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By Cindy Munn, Quality Forum CEO
Nearly 11 years ago, we watched in horror from points across the globe as homes and businesses and entire neighborhoods in southeast Louisiana were swallowed by the floodwaters during and after Hurricanes Katrina and Rita. That disastrous event so frightened us that our state took a strong, proactive stance in disaster planning and recovery, but when the floodwaters again began to rise – this time in the Baton Rouge region – on Aug. 12, 2016, we were still frightened.
It seemed to us that history was repeating itself: thousands of families left homeless, businesses destroyed, images of heroic rescues by everyday citizens, National Guard soldiers and response vehicles taking up posts across the region, desperate attempts to locate loved ones among the many shelters throughout the area, declarations of disaster zones, the list goes on and on.
Yet there was one very big difference. We were more prepared this time in terms of our health care delivery strategy, or as prepared as any region can be in the wake of a tremendous disaster – here in Louisiana, where natural disasters like hurricanes and floods happen all too often, we know first-hand that those are things for which no one can ever be fully prepared. But we try.
After Hurricanes Katrina and Rita devastated our state’s coastal region, we took stock of the issues in Louisiana, and one of the biggest of those issues was our state’s dependence on paper medical records. Eleven years ago, that dependence left hundreds of thousands of our state’s residents without access to their medical information and led to significant gaps and delays in care. In response, our state took advantage of the availability of ARRA funds and federal grant dollars to build a system of connected health care founded in health IT,with the Louisiana Health Information Exchange (LaHIE) as its centerpiece.
While health IT cannot stop the floodwaters from rising and cannot rebuild neighborhoods and businesses, it most certainly can – and does – save lives. LaHIE, in times of disaster, ensures that the health information of those forced to seek shelter in a designated facility is available to the health care providers who care for them. It ensures that patients who have opted into LaHIE are able to share information about their medical diagnoses, medications, test results and other critical data with their doctors and emergency responders.
These families have lost their homes, but they have not lost their health information. While that may not sound like much, it is comforting… Just ask those who survived Katrina and endured delayed treatment for their injuries and chronic conditions because their medical records were under 10 feet of water in New Orleans.
Yet that isn’t the only comfort we’ve found in the course of this latest disaster. We’ve found comfort in the arms of the Cajun Navy, an amazing group of men and women across the state who loaded up their personal watercraft and came to our rescue without ever being asked to do so. We’ve found strength in the many families, churches and businesses who have opened their doors to strangers, welcomed them and given them food and shelter in this time of need. We’ve found hope in the donations of supplies and monies that have begun to arrive in our beautiful state from across the country. We’ve found inspiration in the bravery of our state’s first responders, emergency personnel and law enforcement – men and women who selflessly gave their time and effort to help us all.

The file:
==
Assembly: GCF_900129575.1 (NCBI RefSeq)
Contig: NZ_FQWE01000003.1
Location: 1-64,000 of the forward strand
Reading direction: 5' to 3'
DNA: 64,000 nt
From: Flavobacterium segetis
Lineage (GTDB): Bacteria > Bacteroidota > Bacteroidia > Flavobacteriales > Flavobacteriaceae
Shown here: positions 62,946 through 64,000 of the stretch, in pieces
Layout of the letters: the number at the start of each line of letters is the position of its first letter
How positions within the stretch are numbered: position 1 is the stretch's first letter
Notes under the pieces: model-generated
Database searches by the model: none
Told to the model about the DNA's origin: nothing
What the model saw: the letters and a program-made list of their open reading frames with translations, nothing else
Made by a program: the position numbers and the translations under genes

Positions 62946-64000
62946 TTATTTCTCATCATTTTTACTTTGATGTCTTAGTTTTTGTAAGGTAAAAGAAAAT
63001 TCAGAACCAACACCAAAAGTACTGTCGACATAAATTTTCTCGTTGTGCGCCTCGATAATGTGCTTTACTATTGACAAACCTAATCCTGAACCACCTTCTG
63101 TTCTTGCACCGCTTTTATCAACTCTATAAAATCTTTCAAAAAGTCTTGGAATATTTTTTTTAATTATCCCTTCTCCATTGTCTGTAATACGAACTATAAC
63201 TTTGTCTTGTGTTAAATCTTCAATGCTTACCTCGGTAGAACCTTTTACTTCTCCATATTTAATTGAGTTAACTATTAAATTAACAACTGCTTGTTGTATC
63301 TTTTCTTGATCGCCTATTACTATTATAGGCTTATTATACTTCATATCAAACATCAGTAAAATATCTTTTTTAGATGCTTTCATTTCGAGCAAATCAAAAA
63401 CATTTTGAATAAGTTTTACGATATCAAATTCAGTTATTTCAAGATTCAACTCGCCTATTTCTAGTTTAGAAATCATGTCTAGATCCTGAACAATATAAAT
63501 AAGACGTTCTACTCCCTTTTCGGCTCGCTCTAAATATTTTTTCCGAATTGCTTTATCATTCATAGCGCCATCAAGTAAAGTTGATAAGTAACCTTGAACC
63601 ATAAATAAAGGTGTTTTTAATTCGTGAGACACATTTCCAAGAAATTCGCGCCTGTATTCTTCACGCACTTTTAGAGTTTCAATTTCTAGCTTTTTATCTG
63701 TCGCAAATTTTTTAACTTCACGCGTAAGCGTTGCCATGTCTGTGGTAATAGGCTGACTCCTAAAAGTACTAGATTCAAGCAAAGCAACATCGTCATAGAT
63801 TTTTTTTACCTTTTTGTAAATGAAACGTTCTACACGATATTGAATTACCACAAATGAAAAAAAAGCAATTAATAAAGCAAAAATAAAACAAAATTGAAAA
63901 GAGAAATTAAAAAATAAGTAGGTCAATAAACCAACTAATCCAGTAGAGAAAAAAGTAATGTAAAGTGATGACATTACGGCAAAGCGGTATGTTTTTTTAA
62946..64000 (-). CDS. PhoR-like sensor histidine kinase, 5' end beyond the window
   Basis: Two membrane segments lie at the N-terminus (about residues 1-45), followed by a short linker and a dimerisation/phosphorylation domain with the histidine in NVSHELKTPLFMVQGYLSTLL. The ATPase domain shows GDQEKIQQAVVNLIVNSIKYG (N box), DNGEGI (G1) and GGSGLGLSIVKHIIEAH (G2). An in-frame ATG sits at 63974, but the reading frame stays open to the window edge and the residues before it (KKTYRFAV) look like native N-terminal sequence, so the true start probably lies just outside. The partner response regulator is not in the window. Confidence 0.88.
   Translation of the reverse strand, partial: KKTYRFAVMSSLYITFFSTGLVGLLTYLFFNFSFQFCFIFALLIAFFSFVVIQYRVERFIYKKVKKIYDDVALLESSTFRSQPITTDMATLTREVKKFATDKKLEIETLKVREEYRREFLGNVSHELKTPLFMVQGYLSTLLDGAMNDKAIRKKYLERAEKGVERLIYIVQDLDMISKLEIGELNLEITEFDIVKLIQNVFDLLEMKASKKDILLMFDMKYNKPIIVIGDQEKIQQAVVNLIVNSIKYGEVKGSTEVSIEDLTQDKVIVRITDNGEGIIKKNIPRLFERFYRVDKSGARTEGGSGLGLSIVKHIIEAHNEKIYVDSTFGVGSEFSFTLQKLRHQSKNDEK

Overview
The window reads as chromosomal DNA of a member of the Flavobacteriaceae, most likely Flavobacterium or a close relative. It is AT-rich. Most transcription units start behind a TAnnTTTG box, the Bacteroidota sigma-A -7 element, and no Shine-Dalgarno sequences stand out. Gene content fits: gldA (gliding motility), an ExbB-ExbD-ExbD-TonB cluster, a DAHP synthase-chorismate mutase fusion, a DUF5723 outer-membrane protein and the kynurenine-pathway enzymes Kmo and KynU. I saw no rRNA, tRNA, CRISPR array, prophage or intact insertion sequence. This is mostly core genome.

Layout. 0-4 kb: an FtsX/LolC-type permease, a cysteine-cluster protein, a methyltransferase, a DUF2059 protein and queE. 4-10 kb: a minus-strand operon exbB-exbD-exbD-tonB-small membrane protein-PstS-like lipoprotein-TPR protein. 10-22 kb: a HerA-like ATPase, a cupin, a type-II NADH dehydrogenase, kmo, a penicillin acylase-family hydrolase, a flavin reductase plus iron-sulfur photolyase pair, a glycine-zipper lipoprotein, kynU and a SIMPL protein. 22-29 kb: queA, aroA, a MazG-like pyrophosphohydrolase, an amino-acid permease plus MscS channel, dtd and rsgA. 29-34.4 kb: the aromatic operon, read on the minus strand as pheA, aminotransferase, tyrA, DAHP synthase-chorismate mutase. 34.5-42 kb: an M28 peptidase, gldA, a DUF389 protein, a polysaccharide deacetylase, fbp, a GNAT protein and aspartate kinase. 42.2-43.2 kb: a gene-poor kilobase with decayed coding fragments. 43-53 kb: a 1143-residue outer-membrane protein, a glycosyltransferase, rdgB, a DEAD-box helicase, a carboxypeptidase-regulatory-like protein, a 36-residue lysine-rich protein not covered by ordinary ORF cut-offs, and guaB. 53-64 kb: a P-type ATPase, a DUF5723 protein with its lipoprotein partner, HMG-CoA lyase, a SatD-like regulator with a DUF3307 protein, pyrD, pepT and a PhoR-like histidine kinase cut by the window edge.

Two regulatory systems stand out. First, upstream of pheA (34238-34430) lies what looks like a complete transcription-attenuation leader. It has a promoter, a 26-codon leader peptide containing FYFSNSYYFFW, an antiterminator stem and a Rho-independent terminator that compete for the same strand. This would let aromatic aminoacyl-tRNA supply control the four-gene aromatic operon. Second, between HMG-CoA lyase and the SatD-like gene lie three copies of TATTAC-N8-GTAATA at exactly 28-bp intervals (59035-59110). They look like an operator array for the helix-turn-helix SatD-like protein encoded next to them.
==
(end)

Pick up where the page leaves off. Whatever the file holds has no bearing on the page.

That comfort, strength, hope and inspiration give us courage for what comes next: the recovery. And we will recover. We will rebuild. We will learn and improve. We are Louisiana.
And we are Louisiana strong.
Editor’s Note: There are a number of resources available to those whose homes, businesses and/or properties were lost or damaged during the Flood of 2016. We are pleased to share this information here for those who may need it. Additional resources are welcome. Please contact Jamie Martin firstname.lastname@example.org to provide that information.
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FEMA: 1-800-621-3362 or click here
DSNAP Food Stamps: 1-888-524-3578 or click here
Louisiana Department of Insurance: 1-800-259-5300 or (225) 342-1258
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Food and shelter are being offered at the following locations. Please note that this information is subject to change at any time.
- Lamar Dixon Expo Center (allows pets and livestock)
- North Corbin Junior High, 32725 N. Corbin Rd., Walker
- River Center in downtown Baton Rouge
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The following locations are serving food.
- Healing Place Church, 4829 Winbourne Ave., Baton Rouge, and 569 Florida Ave. SW, Denham Springs
- Bethany, 11107 Honore Lane, Baton Rouge
- St. Jude, 9150 Highland Road, Baton Rouge
- Tyson Foods (beginning Sat., Aug. 20), Cortana Mall, 9401 Cortana Place, Baton Rouge
- Sherwood South Animal Hospital on S. Sherwood Forest Blvd. is providing shelter for pets. Veterinarians are on hand to provide care. For information, call (225) 293-6440.
- BR Animal Control, 2680 Progress Road in Baton Rouge, is serving as an animal shelter.
- A mobile pet shelter has been set up at the Baton Rouge River Center, 275 S. River Road.